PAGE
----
Yellowhammers and the importance of hedgerows

HAS anybody seen a yellowhammer recently? Has anybody seen a flock of yellowhammers, asks Damien Enright
Yellowhammers and the importance of hedgerows

The literature says they feed in flocks in winter. I suppose I once saw such flocks but I best remember them on roadside telegraph wires in summer, brilliant yellow against the blue summer skies as my pals and I pedalled past heading for a swimming hole on the Suir in Tipperary or westering home with a song in the air after a day at the lakes in Mayo.

The song in the air was the cock yellowhammer celebrating his nest-full of fledglings in the hedge beneath the wires. Now, I see no yellowhammers and, often, no hedge. No hedge that you could call a hedge, anyway. I see shorn ditches, as scalped as my skull, running for linear miles along straight roads.

Could there be a connection? Science and close observers of nature — twitchers who keep lists of the bird species on their patch — say there is. Current legislation prohibits hedge cutting and upland burning between March 1 and August 31 to protect wildlife, but not only is this not rigourously imposed, but lobby groups, not satisfied with six months suspension, now seek Heritage Minister Heather Humphreys’ permission to add all March and August to the licensed cutting period. Ms Humphreys held a second hearing of evidence for and against the effects of an extension on November 9. A third hearing is scheduled for a future date.

An Taisce, BirdWatch Ireland, the Hedge Laying Association of Ireland, and the Irish Wildlife Trust all argue against the extension. They say various bird species, including yellowhammers, may still have young in the nest as late as September, and the flail saws of contractors, hired at the behest of landowners and county councils, still inadvertently butcher the fledglings and toss the nests to the four winds. That, of course, is one reason why we now rarely see yellowhammers.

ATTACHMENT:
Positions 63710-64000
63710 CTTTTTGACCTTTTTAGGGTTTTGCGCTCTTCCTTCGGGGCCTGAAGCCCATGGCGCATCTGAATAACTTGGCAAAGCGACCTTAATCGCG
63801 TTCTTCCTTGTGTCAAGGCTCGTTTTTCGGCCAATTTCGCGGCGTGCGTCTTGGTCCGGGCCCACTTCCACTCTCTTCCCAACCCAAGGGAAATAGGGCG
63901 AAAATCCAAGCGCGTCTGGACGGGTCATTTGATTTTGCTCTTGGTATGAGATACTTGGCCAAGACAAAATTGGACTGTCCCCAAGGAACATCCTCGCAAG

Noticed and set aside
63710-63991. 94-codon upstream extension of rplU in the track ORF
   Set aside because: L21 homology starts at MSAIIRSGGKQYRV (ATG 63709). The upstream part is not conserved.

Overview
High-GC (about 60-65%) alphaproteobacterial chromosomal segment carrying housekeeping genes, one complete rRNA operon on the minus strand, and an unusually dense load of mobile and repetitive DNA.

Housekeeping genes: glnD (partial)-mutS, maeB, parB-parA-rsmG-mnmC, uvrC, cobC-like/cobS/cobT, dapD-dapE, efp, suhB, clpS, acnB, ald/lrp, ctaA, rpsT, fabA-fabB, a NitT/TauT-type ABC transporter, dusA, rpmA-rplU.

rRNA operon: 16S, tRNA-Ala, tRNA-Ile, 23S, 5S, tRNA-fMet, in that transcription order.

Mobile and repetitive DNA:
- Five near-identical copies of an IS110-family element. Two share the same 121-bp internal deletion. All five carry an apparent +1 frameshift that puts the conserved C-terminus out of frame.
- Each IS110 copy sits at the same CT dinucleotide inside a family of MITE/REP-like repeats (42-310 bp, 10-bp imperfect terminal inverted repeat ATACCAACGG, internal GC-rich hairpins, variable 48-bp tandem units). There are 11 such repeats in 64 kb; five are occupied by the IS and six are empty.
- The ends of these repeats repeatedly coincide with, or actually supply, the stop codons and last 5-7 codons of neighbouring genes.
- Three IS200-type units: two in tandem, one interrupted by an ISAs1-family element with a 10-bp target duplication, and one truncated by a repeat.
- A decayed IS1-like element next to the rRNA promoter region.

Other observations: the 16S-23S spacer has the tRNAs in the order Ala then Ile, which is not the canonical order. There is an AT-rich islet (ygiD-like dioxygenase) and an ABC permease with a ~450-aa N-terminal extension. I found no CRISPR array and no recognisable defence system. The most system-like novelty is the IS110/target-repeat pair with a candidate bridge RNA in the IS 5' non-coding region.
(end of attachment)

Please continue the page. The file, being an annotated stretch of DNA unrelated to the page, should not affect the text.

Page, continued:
Road safety is quoted as the cause. I am all for road safety but I witness again and again in June, July (and August, not withstanding) bare ditches on both sides of roads where there is no need for them. Cut the corners and the overhangs that mar visibility, certainly, but a claim “exceptional circumstances” is no excuse for such vandalism.

Given a licence to also slash and burn in March and August, landowners and local authorities will force to the brink of extinction some of Ireland’s most threatened species. In our increasing urbanised and intensively farmed landscape, countless flora and fauna essential to crop pollination and to the diverse and verdant beauty that makes our island famous worldwide, have no other refuge.

Ironically, the proposers of the extension call themselves “custodians of nature”. About 30% of payments to tillage farmers is for hedgerow management. In some areas hedge cutting by subsidised local authorities is so drastic that it would seem county engineers let the flail saw contractors, paid by the hour, cut away with no invigilation or demarcation of special habitats whatsoever.

An online campaign against the measure has already gathered 25,000 signatures. Concerned readers can sign by googling Uplift Ireland or opening and clicking Campaigns.

I was glad that on the morning of the bad news from America, the sky was blue and the view of green fields and white houses across the blue bay was like a set for a Disney fairytale. Had it been as wet and gloomy as the day before, I might have looked for a cave where I could spend the four years of the new president’s term curled up, hands over ears, hibernating. The deeper the cave, the better, for fear something might dent the self-image of the greatest human being on earth and, in a fit of pique, he’d trigger the apocalypse.

With the fine morning that was in it, and the carpet of russet beech leaves in the garden catching the sun, I felt that even the imperilled status of Irish hedges was a minor issue compared with the fate of the planet. However, husbandry of the Earth begins with the defense of our own local patch. The most diverse nature in that patch, is in the hedges.

I was wrong when I said Donald the Duck was dead in the water; so were millions. However, I was right when I wrote about his narcissistic personality disorder: His view of himself as the Great Leader is now reinforced by the endorsement of the American electorate. Woe betide anyone who should question his diktats. He promises he will first remove Supreme Court judges who disagree with him. Is the Land of the Free now ruled by a prospective despot?

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